It’s ok to speak up and you are not alone. The YGT community is mindful of the difficulties our performers face and are here as a resource for care and connection.


Together we are stronger. We realize it can be difficult to reach out and we strive to create an inclusive community with open conversation and support.


Social connection and togetherness is a fundamental part of mental health support. YGT programming and events invite you to engage with and contribute to your community.


YOU GOT THIS (YGT) is a compassionate, inclusive mental health outreach program for the New Orleans creative community (including musicians, dancers, performers, students, and more) designed to help calm suicidal thoughts and ease suffering. We advocate for committing to life. YGT programming is designed to keep our creative community connected and informed, helping to build mindful, healthy habits around mental health and self-care.

YGT is directed by a New Orleans Musicians’ Assistance Foundation (NOMAF) community health task force in collaboration with local, national, and international mental health and performing arts medicine partners. Our community-based programming is anchored by our medical clinic offerings, including a range of mental health providers (which NOMC patients have access to regardless of insurance status) and partnering substance abuse agencies.

Our intention is to increase access to trusted resources that are confidential, supportive, and clinically effective and create healthy cultures by fostering hope and social connection for our valued creative artists.

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Sad History of NOLA Musicians Lost to Mental Illness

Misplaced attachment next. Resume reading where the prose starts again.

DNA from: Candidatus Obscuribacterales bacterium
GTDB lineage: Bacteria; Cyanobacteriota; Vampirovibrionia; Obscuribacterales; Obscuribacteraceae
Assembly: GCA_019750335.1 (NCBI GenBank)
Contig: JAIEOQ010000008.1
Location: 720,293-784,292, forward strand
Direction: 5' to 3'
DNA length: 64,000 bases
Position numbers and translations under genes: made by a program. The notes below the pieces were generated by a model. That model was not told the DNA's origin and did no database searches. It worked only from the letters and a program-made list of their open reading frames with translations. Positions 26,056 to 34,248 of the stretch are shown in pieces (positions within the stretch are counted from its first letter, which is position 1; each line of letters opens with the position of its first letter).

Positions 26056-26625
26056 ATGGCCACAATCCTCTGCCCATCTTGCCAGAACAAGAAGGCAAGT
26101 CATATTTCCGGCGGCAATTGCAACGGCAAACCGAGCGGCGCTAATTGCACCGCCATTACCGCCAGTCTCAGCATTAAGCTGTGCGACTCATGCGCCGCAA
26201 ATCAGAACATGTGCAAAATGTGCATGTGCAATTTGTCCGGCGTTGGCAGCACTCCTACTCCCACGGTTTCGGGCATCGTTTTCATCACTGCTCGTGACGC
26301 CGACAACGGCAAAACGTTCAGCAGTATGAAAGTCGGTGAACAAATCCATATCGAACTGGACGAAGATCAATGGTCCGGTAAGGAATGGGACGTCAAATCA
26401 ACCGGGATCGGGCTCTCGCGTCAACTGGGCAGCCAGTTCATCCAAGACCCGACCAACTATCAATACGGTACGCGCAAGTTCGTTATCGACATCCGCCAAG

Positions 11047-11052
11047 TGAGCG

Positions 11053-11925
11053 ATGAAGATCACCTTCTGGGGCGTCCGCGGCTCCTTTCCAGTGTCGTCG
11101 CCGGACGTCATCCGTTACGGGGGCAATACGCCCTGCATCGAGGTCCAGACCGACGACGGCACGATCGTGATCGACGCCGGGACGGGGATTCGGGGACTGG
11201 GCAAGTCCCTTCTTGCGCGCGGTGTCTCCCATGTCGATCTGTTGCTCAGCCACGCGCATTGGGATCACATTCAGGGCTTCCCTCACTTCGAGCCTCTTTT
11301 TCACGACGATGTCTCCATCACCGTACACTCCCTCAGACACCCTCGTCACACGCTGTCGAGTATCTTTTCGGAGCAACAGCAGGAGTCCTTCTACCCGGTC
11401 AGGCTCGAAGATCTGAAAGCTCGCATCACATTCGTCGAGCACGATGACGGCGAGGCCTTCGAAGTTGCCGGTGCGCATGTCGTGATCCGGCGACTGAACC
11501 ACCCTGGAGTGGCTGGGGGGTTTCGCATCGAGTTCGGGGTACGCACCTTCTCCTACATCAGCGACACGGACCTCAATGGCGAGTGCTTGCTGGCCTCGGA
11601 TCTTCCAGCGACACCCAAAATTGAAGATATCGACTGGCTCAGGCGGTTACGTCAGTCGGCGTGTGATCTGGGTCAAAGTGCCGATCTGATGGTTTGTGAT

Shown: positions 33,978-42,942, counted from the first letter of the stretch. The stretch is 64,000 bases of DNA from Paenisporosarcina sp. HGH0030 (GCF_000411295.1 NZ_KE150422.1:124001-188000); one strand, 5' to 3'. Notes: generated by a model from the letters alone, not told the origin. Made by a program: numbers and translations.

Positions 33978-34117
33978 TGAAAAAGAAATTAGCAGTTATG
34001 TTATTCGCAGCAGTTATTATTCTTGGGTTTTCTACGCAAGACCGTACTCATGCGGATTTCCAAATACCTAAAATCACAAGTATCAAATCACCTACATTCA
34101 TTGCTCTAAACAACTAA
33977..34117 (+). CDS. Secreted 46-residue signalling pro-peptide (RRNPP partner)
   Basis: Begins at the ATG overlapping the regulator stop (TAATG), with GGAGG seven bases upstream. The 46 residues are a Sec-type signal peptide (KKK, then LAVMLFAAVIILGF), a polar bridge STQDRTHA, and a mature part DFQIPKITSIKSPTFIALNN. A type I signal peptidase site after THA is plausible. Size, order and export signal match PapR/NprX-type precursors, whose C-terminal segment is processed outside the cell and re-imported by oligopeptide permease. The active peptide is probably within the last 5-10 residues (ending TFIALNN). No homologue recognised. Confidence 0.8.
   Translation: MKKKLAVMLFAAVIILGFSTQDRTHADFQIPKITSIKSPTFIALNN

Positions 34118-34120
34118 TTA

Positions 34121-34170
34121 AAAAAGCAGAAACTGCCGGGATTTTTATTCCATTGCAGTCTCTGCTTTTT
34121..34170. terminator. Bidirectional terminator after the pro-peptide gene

Buddy Bolden


In 1907, while performing at a secondline, famed cornetist and key figure in the development of jazz, Buddy Bolden, suffered a violent episode of acute alcoholic psychosis. Bolden was committed to a mental asylum with schizophrenia. He never again performed, remaining in the hospital for 24 years until his death on November 4, 1931, and was buried in a pauper’s grave. Today the US National Jazz Park bears his name.

Bolden‘s song, “Funky Butt” remains a well-known traditional jazz standard, and the inspiration for the Musicians’ Clinic team name for the 2015 NAMI walks.

James Booker


With his unique style on the keys – combining rhythm and blues with jazz standards – James Booker attracted audiences all over the world. In private, however, he self-medicated his mental illness with alcohol and drugs. In 1983, at the age of 43, Booker was left unattended for several hours in Charity Hospital’s Emergency Room resulting in his tragic and untimely death.

Recommended Crisis Resources

Local New Orleans

Metropolitan Human Services District (24/7)
Call (504) 826-2675

Via Link (24/7)
Call 211 or (504) 269-COPE (2673)  |  Chat online at vialink.org

National Resources

National Suicide Prevention Lifeline (24/7)
Call 988  |  Chat online at suicidepreventionlifeline.org/chat

Crisis Text Line (24/7)
Text HOME to 741741

SAMHSA National Helpline for individuals/families facing mental health or substance use disorders (24/7)
Call 1-800-662-HELP (4357)

Trevor Project for LGBTQ Youth (24/7)
Call 1-866-488-7386

Trans Lifeline for Transgender Community (9 am–3 am CST)
Call 1-877-565-8860

Veterans Crisis Line (24/7)
Call 1-800-273-8255 (press 1) | Chat Online | TEXT 838255

RAINN National Sexual Assault Hotline (24/7)
Call 1-800-656-HOPE(4673) | Chat Online

National Gambling Helpline (24/7)
Call 1-800-522-4700 | Chat Online


Mental Health Hygiene Hacks For Creatives

10 ways to help you move towards the light

Food For Thought

Anxiety reduction via nutrition

YGT Speak Up

Hear from YGT community members

Aiding Friends With Depression

How to recognize a friend or loved ones need for help

YGT Archives

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